Literature of Peace and Nonviolence: An Alternative Perspective


By Farheen Khan

Homelessness, feminism, and the jail system. These are just some of the topics discussed in the Literature of Peace and Nonviolence class. The desks are moved to form a circle, and teacher Dena Lichterman greets her students with a smile and begins class by asking her students how they are, and if they have any announcements. She then moves on to what she has planned for the day.

This discussion-based class was started about 10 years ago by three teachers in order to provide an alternative to classes that talk about violence.

“Initially, this class was created by three teachers — me, Mr. Wack, and Ms. Schulman, who used to teach English at Niles North. We decided that because their students are [provided] with classes that deal with violence, we wanted to give an alternative to that, and so from there, this class was created,” Lichterman said.

There’s a lot going on in the world right now, and this class provides students with an opportunity to openly discuss with one another their views on various issues. It also provides students with a different perspective than normal.

“I think [this class] is important for a couple of reasons,” Lichterman said. “One, because I think it gives, again, a different perspective than what we’re used to. Students are so overwhelmed with discussions and lessons and education that deal with violence, and I wanted students to have an alternative view to that. But I also think it’s important because it gives students a space to discuss what’s going on in the world right now. We look at very current issues in a non-traditional setting in the classroom. For example, we sit in circles, it’s discussion-based, and so I think it’s a great opportunity for students to learn from each other, and to explore issues that perhaps haven’t been discussed in classes before.”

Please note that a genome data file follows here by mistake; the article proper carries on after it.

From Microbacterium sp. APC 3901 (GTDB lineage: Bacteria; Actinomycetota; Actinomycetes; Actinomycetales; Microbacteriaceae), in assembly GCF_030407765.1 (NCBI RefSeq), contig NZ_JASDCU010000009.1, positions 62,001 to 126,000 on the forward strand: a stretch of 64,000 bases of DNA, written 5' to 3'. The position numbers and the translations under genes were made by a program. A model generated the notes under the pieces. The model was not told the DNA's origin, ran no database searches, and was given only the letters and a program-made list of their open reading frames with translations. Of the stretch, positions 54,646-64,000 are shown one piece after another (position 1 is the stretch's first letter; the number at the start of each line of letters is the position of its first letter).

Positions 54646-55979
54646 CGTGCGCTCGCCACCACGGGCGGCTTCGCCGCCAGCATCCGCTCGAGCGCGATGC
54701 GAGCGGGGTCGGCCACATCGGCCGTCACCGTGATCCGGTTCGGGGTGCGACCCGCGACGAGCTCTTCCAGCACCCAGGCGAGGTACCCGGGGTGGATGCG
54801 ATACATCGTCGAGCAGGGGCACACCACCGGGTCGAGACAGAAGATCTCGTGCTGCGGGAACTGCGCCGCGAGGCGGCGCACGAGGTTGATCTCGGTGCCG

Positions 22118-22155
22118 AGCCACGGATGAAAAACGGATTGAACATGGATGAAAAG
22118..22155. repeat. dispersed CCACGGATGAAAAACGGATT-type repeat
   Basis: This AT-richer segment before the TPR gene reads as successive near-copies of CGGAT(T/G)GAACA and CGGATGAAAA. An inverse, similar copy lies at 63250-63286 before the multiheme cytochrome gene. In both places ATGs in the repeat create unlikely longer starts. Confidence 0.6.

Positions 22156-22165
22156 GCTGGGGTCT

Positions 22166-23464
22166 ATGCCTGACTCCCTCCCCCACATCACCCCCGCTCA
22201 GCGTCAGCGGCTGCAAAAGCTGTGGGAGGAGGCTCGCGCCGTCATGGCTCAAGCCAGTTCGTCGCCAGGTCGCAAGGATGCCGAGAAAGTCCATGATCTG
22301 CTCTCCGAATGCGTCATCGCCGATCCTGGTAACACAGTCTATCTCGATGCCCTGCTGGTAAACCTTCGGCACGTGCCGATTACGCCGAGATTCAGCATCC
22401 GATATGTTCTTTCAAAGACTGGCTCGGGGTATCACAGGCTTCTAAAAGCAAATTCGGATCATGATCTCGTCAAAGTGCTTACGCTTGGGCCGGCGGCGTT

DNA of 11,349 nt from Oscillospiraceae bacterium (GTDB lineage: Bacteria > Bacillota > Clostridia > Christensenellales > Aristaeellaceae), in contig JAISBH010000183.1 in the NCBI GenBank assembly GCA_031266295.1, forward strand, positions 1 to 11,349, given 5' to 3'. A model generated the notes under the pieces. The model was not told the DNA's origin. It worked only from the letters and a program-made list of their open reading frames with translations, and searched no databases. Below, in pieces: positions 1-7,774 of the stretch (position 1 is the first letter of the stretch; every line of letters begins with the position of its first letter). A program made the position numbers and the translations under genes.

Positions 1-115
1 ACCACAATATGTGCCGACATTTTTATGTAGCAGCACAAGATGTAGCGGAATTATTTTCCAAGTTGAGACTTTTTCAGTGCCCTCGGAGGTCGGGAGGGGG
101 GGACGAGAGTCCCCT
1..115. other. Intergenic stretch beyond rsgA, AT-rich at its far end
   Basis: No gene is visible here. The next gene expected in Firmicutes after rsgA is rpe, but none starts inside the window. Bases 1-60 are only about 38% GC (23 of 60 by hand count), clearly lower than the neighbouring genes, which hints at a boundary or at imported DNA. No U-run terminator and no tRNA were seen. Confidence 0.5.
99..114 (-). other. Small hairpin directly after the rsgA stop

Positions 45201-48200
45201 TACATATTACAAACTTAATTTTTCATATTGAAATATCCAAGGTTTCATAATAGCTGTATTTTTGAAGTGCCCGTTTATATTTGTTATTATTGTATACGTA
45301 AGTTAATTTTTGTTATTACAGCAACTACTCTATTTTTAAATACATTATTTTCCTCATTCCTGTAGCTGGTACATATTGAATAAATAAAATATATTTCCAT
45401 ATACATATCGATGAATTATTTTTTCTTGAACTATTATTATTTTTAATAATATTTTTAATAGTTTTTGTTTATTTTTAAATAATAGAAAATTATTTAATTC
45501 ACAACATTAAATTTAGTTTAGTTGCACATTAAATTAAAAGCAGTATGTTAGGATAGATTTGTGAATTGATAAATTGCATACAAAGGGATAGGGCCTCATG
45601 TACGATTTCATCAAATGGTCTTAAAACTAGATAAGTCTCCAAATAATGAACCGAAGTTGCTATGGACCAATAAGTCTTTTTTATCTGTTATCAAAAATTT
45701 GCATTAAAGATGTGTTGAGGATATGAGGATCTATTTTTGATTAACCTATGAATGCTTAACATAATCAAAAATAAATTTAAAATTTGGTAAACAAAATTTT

Lichterman said she loves the idea of students discussing topics that aren’t normally talked about.

“I love everything about this class. I love that it’s discussion-based, I love that students come with an open-mind or willingness to learn about topics they’ve never thought of before. I love the topics that we examine, like the working poor, homelessness, animal rights, conscious eating, feminism, the prison system, I just love that we are discussing topics that students may not have thought about before in a very comfortable but yet profound way,” Lichterman said.

Students like the idea of being able to share their opinion, even if other people disagree.

“I think the best part of the class is the welcoming environment and even if people have opposing viewpoints, they’re able to share it, and I feel like it makes people grow and gives them more of an opinion on conflicts,” senior Hana Comor said.

Students said they are comfortable in the class and they like how it can help them in the future.

“My favorite part of this class is how open we are when we have discussions,” senior Haley Balderas said. “When we have whole class talks, I really like that we aren’t forced to say something when we are not comfortable with speaking and not have points taken away for participation, but we do have to speak in small discussions with small groups in which we can get our full points. One last part I really like is the topics and readings we have in the class in which we can adapt to the world we are living in today and try to make a difference.”